It’s no secret that the Hollywood Comet loves musicals.
In 2010, I revealed I had seen 400 movie musicals over the course of eight years. Now that number is over 500. To celebrate and share this musical love, here is my weekly feature about musicals.
This week’s musical:
“Bedknobs And Broomsticks” (1971)– Musical #534
Walt Disney Studios
Angela Lansbury, David Tomlinson, Roddy McDowall, Sam Jaffe, John Ericson, Reginald Owen,Cindy O’Callaghan, Roy Snart, Ian Weighill
Set in England in during World War II in 1940, Miss Price (Lansbury) is learning how to become a witch when she has to take in three children who were sent to the country and away from the bombing in London. Because of the war, the Witch’s College-run by Emelius Brown (Tomlinson) closes so Miss Price and the children travel on a flying bed to London to learn a spell that will help England in the world.
-“Bedknobs and Broomsticks” was an attempt to recapture the popularity and success of “Mary Poppins” (1964), according to The World of Musicals: An Encyclopedia of Stage, Screen, and Song, and Song by Mark A. Robinson
-Julie Andrews was originally asked to play the lead. Andrews turned down the road but then reconsidered, but the role was already offered to Lansbury, according to Julie Andrews: An Intimate Biography by Richard Stirling. According to the American Film Institute, Andrews later had second thoughts about turning down the film, since Disney helped her get her start with “Mary Poppins.”
-Lynn Redgrave, Judy Carne and Leslie Caron were also offered the lead role in the film, according to the American Film Institute.
-Based on the novels “The Magic Bed-Knob or How to Become a Witch in 10 Easy Lessons” and “Bed-Knob and Broomstick” by Mary Norton.
-Debut for child actors Cindy O’Callaghan, Roy Snart and Ian Weighill.
-Songwriting brothers Richard and Robert Sherman wrote the songs for the film. The Sherman brothers said in an interview that the song “The Beautiful Briny” was originally written for “Mary Poppins ” (1964) but wasn’t used.
-Walt Disney bought the film rights to the first Mary Norton story in 1945, according to the American Film Institute.
-Alan Maley, Eustace Lycett and Danny Lee won an Academy Award for Best Effects, Special Visual Effects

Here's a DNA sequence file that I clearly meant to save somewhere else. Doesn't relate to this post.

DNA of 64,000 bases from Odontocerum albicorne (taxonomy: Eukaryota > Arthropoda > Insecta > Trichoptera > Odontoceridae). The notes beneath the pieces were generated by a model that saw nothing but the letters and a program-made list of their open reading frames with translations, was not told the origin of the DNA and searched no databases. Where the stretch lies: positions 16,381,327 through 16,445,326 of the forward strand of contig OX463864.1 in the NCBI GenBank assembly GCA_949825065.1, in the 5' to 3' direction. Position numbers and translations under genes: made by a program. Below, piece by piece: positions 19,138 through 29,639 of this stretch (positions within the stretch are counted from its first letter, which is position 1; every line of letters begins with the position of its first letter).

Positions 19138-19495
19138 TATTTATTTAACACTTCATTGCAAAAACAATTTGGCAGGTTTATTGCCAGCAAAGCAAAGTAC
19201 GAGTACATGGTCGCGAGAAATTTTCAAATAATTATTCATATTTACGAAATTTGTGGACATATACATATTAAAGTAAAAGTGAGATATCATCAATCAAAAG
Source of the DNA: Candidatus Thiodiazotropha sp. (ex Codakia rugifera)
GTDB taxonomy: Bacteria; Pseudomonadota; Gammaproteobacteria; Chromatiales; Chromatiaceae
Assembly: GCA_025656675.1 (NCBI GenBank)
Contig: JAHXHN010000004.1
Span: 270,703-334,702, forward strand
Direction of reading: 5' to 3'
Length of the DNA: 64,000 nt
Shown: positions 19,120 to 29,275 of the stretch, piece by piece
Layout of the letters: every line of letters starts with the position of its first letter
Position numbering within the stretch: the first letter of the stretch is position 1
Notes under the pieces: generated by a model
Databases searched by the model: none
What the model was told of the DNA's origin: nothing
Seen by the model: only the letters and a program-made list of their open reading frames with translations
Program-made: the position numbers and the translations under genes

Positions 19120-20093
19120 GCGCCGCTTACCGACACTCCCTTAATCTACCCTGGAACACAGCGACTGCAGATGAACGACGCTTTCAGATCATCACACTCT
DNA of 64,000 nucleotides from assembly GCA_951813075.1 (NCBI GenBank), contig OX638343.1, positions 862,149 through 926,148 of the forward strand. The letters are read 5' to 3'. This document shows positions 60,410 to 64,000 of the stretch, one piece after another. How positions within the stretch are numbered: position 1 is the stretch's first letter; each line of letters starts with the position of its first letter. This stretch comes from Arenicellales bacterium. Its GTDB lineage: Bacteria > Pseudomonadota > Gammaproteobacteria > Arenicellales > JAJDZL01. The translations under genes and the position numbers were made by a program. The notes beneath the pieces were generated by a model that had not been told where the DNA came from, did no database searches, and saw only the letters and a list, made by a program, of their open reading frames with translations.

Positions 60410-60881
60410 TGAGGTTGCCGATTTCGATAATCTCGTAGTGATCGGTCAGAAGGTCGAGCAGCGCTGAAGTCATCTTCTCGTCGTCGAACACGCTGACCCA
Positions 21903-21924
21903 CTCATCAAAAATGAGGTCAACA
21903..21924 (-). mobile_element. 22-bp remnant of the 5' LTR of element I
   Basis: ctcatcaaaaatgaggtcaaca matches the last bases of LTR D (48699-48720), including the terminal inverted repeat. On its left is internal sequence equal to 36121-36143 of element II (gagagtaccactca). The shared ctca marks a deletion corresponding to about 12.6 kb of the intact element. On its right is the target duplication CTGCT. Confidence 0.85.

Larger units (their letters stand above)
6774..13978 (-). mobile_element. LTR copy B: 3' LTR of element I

-The film was also nominated for an Academy Award for Best Art Direction-Set Decoration, Best Costume Design, Best Music, Original Song, “The Age of Not Believing,” Best Music, Scoring Adaptation and Original Song Score
-Angela Lansbury was nominated for a Golden Globe for Best Motion Picture Actress for a Musical/Comedy
“Bedknobs and Broomsticks” starts out with great potential.
An excellent cast with Angela Lansbury, David Tomlinson, Roddy McDowall, Sam Jaffe and Reginald Owen. A seemingly adorable premise of child World War II refugees paired with an unlikely host who dislikes children and happens to be an apprentice witch.
But after the first 20 minutes, the movie starts to go downhill.
When the Witch’s College closes down due to the war, Lansbury and the three children search out the school’s professor, played by David Tomlinson, to learn the last spell to help England during the war.
This hunt for the last spell takes the cast into an exhausting 20 or 30 minute bit in cartoon land, playing soccer with lions and dancing with fish.
I was relatively interested in the film until they hopped into cartoon land. The mix of live action and cartoon was an innovative feature at the time, was popular with film critics and won an Academy Award. However, once the film goes into the cartoon portion, it seems to lose direction, not make much sense and drags everything to a halt.
Along with the overly long cartoon portion of the film, half the cast in this film is wasted. I was excited to see Roddy McDowall, Reginald Owen and Sam Jaffe in the credits, but collectively, they are only in the two hour film for 10 minutes.
While this movie was trying to recapture the magic of “Mary Poppins,” it simply falls flat. The children lack the charm of the kids in “Mary Poppins” and the songs aren’t as catchy, though they are also written by the wonderful Sherman brothers.
One notable feature is the dance number for “Portobello Road.” It’s lengthy but impressive. The only irksome feature is that the female hair and costumes are not accurate for war era England.
Angela Lansbury does end up being able to hold off Nazis, ready to attack the small English village, in a rather…creative way that is also a little creepy.
Overall, while the film has a lovely cast and starts off having a cute storyline, it really is overly long and could do without the cartoons. This is a good example as how Disney films were declining in quality after Walt Disney’s death.